More than anything, Tracey needed a home. A home suitable for her family – that’s where Homes For Homes came in.
Tracey had given up on the idea of owning her own home. Somewhere she and her three boys could call their own and that suited their specific needs. They needed room. Lots of it. As well as a modified kitchen and bathroom, and ramps allowing easy access to the house. Her youngest, Joshua, was born with cerebral palsy – he depends on a wheelchair. He needs the type of home with enough room for him to move around in, giving him longed-for independence. But rental properties didn’t tick any of those boxes and were becoming increasingly unsuitable. Not to mention insecure – it’s difficult being at the whim of your landlord. Tracey feared having to place Josh in full‑time care.
“How I was going to look after Josh and his needs had been a growing concern and worry for me,” a softly spoken Tracey says. “Was I going to be capable of giving him quality of life?” She’s taking my call from the quiet of her bedroom. Middle son Daniel is looking after the bolognese bubbling on the stovetop and keeping an eye on the garlic bread in the oven. They are both waiting for Josh to come home from school. Meanwhile older brother Nathan is at work. He recently moved into a share house to be closer to his job. “When Josh was much younger I could carry him, but now I’ve got to watch my back,” continues Tracey. Lifting a growing teenager just wasn’t an option anymore.
Faced with these challenges, Tracey turned to Habitat for Humanity. They provide housing for low‑income families in need, and with a grant contribution from The Big Issue’s Homes for Homes, in December Tracey and her boys were given the keys to a brand‑new purpose-built house.
“It doesn’t feel like a reality to me yet,” she says happily. “Having a house removes the worry, the stress, the fears, the anxiety… One of the things I’ve found living in this house is it brings a sense of peace into your home. I can put roots down for at least 10 years. I know that I can build a network. The best way to give people a way up in life is to give them a secure place. Everything else flows from that.”
Affordable and appropriate housing such as Tracey’s allows people with a disability to participate in all aspects of life. The absence of such housing can lead to homelessness, poor health and lower rates of employment and education, reports the Australia Federation of Disability Organisations.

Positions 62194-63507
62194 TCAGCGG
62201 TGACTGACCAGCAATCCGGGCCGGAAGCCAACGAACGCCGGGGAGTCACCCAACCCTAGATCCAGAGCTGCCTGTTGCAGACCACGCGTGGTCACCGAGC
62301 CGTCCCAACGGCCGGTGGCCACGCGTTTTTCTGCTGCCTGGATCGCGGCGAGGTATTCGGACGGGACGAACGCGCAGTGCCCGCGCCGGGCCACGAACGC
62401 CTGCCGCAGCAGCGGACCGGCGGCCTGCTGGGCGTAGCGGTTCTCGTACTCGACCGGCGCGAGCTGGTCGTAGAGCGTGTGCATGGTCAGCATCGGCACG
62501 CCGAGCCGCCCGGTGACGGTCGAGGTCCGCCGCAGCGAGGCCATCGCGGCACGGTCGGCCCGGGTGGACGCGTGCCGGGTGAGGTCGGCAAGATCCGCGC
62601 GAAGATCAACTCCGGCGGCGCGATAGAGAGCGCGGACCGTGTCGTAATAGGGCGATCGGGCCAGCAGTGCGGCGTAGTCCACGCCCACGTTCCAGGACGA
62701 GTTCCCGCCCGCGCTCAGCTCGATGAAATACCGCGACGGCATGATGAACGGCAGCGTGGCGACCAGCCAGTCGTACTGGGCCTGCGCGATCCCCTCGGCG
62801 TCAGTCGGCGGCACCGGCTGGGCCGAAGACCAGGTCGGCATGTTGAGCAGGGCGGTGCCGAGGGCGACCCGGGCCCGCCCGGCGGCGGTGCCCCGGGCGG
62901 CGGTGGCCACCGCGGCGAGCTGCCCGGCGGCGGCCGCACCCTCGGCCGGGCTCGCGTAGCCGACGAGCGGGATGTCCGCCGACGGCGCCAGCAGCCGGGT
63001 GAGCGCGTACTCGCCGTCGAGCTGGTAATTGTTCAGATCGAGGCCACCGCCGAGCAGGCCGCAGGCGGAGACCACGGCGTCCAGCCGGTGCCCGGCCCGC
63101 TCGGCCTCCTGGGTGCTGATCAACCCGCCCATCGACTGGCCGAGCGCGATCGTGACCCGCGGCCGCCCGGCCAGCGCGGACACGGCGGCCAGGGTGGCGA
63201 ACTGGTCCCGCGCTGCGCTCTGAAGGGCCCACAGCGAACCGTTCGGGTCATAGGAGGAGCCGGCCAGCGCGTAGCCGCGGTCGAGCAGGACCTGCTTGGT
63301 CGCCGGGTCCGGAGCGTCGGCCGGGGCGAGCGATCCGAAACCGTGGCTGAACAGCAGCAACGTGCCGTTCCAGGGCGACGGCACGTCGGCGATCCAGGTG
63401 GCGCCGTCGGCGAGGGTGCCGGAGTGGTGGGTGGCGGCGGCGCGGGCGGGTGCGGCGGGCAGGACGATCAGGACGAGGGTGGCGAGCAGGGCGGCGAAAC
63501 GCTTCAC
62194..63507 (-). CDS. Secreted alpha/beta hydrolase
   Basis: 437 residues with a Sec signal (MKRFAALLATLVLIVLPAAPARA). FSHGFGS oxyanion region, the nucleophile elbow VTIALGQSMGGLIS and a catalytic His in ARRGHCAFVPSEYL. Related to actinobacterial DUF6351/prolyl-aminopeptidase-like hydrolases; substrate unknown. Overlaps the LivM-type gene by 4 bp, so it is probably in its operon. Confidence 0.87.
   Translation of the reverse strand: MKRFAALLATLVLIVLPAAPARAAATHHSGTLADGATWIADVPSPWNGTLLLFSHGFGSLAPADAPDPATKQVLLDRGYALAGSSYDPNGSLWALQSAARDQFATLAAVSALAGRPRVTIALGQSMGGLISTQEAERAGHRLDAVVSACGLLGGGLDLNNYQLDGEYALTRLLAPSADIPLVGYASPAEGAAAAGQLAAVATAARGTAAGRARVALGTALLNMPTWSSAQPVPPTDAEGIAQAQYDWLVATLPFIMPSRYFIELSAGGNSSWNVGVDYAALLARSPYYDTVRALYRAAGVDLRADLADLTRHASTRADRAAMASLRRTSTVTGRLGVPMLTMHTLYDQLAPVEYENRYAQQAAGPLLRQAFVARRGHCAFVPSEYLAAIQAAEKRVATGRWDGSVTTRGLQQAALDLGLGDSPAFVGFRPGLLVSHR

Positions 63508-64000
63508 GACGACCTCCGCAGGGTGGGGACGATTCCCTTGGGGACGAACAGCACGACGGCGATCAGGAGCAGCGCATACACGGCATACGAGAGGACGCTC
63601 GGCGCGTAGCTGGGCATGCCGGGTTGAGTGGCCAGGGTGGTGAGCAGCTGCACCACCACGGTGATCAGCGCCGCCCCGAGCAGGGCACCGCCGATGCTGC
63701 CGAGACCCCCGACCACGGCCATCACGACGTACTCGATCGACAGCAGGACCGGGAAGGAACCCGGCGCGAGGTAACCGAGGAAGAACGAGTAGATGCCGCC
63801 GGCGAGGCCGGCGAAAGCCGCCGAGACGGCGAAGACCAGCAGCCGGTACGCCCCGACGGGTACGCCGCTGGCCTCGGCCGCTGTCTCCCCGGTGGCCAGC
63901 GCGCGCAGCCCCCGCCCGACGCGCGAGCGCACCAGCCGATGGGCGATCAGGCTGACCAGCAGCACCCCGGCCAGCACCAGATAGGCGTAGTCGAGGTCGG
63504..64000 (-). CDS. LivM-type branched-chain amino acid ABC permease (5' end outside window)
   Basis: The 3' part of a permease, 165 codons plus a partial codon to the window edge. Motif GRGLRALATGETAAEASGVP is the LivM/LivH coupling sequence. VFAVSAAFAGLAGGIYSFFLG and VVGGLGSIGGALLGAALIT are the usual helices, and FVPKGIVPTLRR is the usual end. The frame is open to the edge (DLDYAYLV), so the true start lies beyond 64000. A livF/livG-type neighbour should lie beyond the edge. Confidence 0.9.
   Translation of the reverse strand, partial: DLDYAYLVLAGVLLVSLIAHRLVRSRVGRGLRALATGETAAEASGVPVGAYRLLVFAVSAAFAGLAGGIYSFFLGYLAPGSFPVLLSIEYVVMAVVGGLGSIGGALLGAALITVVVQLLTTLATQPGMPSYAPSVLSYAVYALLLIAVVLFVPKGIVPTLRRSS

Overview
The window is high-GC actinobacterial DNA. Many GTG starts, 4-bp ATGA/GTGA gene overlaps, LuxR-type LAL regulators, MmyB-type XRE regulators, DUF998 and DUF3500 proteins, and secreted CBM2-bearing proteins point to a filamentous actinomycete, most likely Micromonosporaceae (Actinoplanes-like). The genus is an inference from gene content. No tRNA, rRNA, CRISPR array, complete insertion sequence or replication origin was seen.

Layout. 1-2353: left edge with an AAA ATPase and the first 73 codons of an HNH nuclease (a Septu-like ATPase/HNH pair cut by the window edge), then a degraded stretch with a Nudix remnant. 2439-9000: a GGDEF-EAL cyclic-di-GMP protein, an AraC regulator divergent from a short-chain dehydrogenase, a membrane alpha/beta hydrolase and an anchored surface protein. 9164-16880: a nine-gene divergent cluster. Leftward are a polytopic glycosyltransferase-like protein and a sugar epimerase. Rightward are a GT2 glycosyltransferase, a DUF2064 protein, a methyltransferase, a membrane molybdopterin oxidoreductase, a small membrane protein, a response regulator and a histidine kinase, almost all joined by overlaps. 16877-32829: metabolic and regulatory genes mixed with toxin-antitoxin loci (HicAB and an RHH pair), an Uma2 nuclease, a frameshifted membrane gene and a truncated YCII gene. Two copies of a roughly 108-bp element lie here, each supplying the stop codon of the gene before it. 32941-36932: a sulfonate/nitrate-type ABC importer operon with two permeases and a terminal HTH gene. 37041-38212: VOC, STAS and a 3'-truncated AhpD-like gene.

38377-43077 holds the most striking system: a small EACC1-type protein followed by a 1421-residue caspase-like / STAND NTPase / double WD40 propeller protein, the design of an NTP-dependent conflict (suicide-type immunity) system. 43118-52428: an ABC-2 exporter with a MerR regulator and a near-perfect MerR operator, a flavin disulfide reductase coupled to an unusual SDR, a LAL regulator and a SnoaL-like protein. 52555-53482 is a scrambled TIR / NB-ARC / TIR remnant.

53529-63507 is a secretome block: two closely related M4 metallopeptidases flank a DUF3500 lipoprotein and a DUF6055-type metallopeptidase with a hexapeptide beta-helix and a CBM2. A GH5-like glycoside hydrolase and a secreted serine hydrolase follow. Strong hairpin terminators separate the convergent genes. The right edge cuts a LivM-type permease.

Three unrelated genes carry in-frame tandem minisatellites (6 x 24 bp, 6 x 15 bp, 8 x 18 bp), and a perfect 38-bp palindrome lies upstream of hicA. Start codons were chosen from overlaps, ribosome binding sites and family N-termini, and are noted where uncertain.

Tracey has long grappled with the issue of housing affordability, particularly the unsuitability of rentals. “If we were to stay in a rental, it would be very difficult in the long term. They are just not disability-friendly for people in wheelchairs,” she says. Compounding the problem was the insecurity familiar to most renters. The pressure was enormous.
“I’ve gone through a lot of loss in my life,” says Tracey, “and to keep having that sense of fear that you can be removed from a place where you are setting up your home and your family and your life… It’s hard to deal with. I want to take care of my family and to create a home.”
The loss Tracey refers to is the break-up of her marriage. “My husband lives in Indonesia. He abandoned his children about four years ago. I don’t have any support from him so I’m 100 per cent on my own.”
How Homes for Homes Works
The Big Issue’s Homes for Homes raises funds to increase the supply of social and affordable housing. Homeowners register their property, promising to make a tax-deductible donation – 0.1 per cent of the property sale price – when they sell their home. The pooled funds are then granted to housing providers, who build affordable homes for people like Tracey. Homes for Homes has so far granted more than $1.1 million to social and affordable housing projects, and is on track to raise more than $1 billion in donations by 2050.
“People experiencing homelessness need many things: two of the most fundamental are money in their pocket and a roof over their head,” says Steven Persson, CEO of The Big Issue and Homes for Homes. “For 25 years, The Big Issue has provided no-barrier work opportunities which solves the ‘money in the pocket’ piece. There simply are not enough properties to house people who need it – more money is needed to create housing. Homes for Homes allows property owners to make a real difference in helping to increase the supply of housing for people in need. If everyone gives a little, we can solve the ‘roof over the head’ piece and ultimately, solve homelessness in Australia.”